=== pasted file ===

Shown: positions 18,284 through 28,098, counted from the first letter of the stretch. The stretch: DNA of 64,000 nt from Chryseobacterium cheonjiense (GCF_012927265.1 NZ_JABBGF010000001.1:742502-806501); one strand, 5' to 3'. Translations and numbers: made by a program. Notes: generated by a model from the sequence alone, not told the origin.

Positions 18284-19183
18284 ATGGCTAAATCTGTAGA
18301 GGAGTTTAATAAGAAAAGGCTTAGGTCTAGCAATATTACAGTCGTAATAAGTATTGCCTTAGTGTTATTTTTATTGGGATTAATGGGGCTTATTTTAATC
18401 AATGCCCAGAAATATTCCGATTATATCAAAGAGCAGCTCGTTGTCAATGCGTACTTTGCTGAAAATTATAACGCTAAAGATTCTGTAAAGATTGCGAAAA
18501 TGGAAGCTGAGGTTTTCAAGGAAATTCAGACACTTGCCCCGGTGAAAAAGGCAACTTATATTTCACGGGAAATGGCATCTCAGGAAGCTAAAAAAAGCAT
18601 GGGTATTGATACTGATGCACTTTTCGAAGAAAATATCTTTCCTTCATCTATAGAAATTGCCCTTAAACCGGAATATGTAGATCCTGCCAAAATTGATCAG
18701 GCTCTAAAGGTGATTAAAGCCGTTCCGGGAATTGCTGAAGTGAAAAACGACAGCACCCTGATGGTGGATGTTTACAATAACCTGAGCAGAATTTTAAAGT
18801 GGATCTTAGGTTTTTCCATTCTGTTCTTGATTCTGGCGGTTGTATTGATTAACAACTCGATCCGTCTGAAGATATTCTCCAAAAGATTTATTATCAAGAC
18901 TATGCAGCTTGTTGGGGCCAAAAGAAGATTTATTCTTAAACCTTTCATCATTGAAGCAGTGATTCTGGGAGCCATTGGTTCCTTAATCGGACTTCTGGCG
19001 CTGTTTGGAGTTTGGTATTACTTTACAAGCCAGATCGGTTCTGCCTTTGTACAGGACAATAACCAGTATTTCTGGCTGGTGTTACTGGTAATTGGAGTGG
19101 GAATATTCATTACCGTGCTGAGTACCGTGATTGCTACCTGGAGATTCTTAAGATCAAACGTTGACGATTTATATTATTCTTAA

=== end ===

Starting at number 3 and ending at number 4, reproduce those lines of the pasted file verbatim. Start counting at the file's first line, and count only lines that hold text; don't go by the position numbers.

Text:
18284 ATGGCTAAATCTGTAGA
18301 GGAGTTTAATAAGAAAAGGCTTAGGTCTAGCAATATTACAGTCGTAATAAGTATTGCCTTAGTGTTATTTTTATTGGGATTAATGGGGCTTATTTTAATC